“Sometimes you want hope to bludgeon you until the blood streaming down your face leaves you convinced that you’re not making any of this shit up.” Despite the sterile AC air of the building, Ashwin always managed to work himself up enough to drip in sweat within minutes of entering my office. You’d think he was preaching to a crowd of unbelievers by the tone of his voice. “I’ve tried too much shit in my life to know that this stuff is really real. How else could I be thirty days sober?” I respond, “You don’t need to convince me. As long as you believe it’s real that’s all that matters.” As an Addictions Counselor, I’ve heard it all. I’m not put off by it. Ironically, as an atheist I’m a fierce believer that religion has its place in helping people find sobriety. I’ve seen it work. But more often than not, I’ve seen it fail. Not because religion doesn’t work, but because they believe that’s the only thing that will work. Ashwin has been seeing me for the past six months. As a recent convert to what he calls, “Fire-baptized Christianity” he is capable of some very insightfully philosophical thoughts that often leave me wondering if it’s true that he only has a grade three education.
For instance, after the death of his brother, he visited me so that he could articulate the sadness he was feeling. “I don’t know why I’m sad. Maybe it’s all the chemicals in my brain that make me feel this way. I hated my brother almost my entire life, but today, knowing that he isn’t here, feels like we’re closer than we’ve ever been. I don’t know what to do with this feeling other than to kill it with booze. Does that make sense? I don’t want to be happy when I know I should be sad.” Often times he would read pamphlets and tell me something startling as if I’ve never heard it before. “Did you know that the same endorphins released when people use cocaine is also released when people eat some foods?”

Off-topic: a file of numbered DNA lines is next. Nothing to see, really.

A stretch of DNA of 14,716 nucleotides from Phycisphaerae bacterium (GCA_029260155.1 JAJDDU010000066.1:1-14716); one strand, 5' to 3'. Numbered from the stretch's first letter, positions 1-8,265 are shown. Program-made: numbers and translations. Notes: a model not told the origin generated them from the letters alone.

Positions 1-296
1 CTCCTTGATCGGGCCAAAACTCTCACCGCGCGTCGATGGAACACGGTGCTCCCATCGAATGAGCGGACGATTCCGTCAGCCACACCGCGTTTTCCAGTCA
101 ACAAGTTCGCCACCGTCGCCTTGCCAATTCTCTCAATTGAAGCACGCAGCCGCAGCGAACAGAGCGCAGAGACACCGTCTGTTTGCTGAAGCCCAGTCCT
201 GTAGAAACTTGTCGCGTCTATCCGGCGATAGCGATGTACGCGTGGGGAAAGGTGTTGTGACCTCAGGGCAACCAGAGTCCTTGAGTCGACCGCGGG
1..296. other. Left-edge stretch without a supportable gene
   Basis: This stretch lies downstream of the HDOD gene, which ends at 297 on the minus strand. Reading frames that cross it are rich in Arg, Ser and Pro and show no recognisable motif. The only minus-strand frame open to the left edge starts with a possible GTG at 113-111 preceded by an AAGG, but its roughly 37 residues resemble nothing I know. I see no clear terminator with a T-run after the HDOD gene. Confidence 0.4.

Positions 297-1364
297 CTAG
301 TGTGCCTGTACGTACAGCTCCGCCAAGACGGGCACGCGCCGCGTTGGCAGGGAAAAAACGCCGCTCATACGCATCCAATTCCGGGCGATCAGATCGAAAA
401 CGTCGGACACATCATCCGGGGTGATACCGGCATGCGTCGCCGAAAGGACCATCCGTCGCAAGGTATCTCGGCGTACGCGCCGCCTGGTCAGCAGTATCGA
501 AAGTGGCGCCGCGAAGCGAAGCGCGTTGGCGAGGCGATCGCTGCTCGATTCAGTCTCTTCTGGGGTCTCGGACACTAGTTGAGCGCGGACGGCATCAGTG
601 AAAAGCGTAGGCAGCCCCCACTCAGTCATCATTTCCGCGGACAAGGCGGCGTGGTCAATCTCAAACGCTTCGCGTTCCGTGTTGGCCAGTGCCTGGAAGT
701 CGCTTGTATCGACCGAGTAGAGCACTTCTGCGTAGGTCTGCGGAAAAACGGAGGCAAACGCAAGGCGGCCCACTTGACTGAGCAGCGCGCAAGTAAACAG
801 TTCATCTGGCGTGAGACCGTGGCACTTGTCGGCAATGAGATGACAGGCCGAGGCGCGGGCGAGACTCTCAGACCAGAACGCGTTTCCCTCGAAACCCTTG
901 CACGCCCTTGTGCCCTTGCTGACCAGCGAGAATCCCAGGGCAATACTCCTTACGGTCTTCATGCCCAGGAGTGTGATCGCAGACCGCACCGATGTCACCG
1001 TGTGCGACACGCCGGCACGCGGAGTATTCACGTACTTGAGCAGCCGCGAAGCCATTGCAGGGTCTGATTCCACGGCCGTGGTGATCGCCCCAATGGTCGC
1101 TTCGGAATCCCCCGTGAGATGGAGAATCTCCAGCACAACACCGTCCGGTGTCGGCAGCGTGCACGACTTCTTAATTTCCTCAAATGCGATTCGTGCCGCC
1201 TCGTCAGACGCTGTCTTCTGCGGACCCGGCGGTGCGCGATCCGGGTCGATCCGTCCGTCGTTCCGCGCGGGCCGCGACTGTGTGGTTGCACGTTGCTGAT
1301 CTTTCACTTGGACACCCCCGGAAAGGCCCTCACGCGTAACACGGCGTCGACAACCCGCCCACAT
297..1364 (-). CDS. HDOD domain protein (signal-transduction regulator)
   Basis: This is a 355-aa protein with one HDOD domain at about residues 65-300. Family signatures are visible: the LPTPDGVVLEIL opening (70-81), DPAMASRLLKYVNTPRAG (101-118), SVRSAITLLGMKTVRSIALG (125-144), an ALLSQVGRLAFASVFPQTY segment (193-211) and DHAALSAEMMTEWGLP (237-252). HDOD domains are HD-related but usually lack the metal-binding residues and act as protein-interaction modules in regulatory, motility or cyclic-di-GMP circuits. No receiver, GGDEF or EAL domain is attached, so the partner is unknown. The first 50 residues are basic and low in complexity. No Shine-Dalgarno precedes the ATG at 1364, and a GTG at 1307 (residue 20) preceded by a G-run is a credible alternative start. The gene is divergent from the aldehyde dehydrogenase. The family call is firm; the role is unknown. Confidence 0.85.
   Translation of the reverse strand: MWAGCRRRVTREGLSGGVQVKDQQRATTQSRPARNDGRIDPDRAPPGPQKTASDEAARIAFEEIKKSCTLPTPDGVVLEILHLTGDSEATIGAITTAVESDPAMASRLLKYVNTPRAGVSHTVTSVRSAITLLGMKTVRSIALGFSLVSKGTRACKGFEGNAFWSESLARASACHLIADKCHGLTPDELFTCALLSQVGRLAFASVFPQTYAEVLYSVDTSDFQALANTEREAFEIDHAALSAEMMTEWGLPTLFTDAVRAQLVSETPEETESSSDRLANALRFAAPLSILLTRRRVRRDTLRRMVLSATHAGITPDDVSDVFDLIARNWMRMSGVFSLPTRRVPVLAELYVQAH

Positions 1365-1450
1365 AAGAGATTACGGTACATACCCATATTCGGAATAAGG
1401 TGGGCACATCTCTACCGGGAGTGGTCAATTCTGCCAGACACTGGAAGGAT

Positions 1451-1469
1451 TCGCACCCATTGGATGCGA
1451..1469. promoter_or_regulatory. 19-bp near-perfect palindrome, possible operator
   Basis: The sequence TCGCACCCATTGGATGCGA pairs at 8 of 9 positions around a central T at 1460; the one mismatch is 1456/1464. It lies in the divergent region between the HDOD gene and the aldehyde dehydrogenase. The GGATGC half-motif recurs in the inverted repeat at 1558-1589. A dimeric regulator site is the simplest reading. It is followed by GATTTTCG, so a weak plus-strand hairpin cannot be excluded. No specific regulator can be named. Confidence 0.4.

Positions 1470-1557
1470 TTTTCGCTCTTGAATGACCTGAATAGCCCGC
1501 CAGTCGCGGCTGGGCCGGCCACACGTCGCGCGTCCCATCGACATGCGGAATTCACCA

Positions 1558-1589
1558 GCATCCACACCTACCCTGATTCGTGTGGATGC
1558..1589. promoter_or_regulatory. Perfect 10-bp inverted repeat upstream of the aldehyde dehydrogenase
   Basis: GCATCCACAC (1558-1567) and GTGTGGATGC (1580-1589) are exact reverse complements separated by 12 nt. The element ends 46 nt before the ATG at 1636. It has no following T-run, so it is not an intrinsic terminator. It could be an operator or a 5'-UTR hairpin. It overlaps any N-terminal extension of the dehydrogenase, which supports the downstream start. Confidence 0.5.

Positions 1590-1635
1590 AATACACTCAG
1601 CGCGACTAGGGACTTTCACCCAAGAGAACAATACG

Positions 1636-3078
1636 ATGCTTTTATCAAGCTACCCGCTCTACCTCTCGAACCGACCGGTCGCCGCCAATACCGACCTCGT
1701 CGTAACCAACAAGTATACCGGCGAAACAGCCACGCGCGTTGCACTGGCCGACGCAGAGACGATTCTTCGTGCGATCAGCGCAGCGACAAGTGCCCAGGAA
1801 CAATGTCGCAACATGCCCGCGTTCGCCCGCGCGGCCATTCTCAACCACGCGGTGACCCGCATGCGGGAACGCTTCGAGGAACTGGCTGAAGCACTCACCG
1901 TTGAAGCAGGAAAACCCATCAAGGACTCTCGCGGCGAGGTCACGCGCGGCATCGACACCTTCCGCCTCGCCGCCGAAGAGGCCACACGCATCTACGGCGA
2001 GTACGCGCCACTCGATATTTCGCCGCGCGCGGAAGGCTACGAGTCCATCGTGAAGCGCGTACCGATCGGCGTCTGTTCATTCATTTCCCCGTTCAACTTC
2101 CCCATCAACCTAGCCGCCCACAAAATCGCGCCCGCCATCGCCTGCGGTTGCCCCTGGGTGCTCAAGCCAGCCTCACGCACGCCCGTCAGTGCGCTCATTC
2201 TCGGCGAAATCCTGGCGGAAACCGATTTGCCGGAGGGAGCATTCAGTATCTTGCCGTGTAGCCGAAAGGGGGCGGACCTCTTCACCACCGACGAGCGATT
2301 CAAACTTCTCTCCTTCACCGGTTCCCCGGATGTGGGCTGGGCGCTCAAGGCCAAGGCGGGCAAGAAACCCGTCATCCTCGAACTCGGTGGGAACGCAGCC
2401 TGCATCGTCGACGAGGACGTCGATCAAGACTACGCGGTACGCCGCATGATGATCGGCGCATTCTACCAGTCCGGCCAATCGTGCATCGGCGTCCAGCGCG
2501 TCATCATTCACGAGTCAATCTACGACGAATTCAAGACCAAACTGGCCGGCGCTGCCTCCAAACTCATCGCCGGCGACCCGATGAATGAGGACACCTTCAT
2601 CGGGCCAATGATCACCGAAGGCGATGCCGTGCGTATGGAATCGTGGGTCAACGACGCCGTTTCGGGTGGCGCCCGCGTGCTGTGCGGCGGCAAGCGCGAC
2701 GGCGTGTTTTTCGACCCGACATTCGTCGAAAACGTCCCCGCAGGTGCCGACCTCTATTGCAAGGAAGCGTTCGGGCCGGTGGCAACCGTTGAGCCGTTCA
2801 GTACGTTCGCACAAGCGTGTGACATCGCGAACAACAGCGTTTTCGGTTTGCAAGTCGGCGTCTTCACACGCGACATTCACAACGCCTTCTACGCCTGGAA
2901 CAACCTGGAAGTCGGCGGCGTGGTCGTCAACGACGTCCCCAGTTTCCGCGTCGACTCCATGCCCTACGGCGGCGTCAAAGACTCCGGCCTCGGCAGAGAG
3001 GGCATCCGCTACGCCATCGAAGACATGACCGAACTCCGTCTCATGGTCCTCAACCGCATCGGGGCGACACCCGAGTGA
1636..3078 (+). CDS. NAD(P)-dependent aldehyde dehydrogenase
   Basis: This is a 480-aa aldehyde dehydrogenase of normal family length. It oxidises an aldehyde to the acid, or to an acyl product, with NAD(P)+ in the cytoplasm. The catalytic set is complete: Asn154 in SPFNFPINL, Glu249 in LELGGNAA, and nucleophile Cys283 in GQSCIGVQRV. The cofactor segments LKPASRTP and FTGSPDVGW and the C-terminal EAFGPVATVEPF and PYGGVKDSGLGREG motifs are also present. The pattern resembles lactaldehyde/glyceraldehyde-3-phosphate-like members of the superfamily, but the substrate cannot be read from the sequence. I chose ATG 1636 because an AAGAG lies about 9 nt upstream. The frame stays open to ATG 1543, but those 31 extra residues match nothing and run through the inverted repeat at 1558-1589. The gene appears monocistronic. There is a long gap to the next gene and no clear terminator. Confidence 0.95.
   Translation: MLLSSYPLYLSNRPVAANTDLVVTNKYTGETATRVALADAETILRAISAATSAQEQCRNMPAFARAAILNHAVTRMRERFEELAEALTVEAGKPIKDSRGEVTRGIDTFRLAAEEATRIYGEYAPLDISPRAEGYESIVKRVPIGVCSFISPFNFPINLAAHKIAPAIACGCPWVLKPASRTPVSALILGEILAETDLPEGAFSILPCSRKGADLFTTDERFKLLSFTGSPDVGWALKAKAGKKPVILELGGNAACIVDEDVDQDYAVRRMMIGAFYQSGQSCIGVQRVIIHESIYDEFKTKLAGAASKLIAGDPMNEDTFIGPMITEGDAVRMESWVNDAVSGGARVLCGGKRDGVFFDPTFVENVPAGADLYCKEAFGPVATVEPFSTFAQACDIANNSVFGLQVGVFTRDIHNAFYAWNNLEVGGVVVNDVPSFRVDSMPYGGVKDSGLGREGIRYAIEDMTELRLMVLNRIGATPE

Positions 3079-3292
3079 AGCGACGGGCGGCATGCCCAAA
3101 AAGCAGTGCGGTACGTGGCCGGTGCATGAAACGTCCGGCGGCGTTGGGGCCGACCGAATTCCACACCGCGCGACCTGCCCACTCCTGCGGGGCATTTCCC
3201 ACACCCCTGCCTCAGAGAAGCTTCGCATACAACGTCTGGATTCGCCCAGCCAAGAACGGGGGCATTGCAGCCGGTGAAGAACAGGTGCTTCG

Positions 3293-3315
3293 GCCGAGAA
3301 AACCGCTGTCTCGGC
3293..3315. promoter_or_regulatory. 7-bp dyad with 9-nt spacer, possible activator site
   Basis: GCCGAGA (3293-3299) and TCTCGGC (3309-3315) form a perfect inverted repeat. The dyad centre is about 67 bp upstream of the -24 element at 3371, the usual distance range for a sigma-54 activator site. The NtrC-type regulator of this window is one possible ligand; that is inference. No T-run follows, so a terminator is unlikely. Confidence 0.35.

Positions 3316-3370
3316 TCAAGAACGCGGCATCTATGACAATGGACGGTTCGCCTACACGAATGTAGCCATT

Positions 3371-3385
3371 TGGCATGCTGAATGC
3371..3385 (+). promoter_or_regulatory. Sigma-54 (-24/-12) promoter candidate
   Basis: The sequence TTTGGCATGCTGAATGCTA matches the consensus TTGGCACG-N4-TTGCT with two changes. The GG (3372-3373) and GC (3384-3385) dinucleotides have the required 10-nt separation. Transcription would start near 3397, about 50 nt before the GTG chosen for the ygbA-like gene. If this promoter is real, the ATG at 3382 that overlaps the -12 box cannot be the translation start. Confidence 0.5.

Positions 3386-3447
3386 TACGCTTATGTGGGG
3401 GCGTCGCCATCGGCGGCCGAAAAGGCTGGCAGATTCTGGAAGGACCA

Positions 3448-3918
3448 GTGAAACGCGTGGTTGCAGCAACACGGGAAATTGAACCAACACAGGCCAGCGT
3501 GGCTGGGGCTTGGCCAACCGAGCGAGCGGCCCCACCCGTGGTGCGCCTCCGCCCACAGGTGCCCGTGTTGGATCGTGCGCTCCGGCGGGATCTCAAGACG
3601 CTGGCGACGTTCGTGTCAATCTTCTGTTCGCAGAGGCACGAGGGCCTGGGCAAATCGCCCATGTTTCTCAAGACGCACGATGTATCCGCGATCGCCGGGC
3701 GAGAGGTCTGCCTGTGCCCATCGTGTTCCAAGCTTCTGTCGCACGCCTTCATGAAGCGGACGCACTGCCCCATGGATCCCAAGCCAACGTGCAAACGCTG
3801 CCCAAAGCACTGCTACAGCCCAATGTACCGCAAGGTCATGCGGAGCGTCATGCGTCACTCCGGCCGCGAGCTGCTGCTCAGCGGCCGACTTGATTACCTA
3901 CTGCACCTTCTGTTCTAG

Today I have the misfortune of telling him that I’m leaving this job in a week and that this is the last time that we’re going to meet. A part of me wishes that he won’t care because I’m one of a long line of “professional helpers” who’ve been a part of his life.
“I’m glad you’re leaving.” he said. “It’s a good thing because you were like a placebo to me. You make me think that our time together is really helping me. But there’s no Jesus in it. So it’s not real. I like you as a person, but you don’t give me real faith like Jesus does.” His words stung, but maybe he was right. He continued, “I need faith that can move mountains! Not faith that makes me feel needy. Maybe, you leaving is a sign from God that I should stop all of the meetings, therapy and stuff. I’ve become too dependent on man for my sobriety and I need to turn all of my life to God.” At this point he stood unexpectedly, extended his hand and said, “God bless you and thank-you for your help.” With that he left my office. It was then when I learned that what some people call a placebo, others call hope.
*This post is part of the “30-minutes of fictional writing every day for 7 days” series.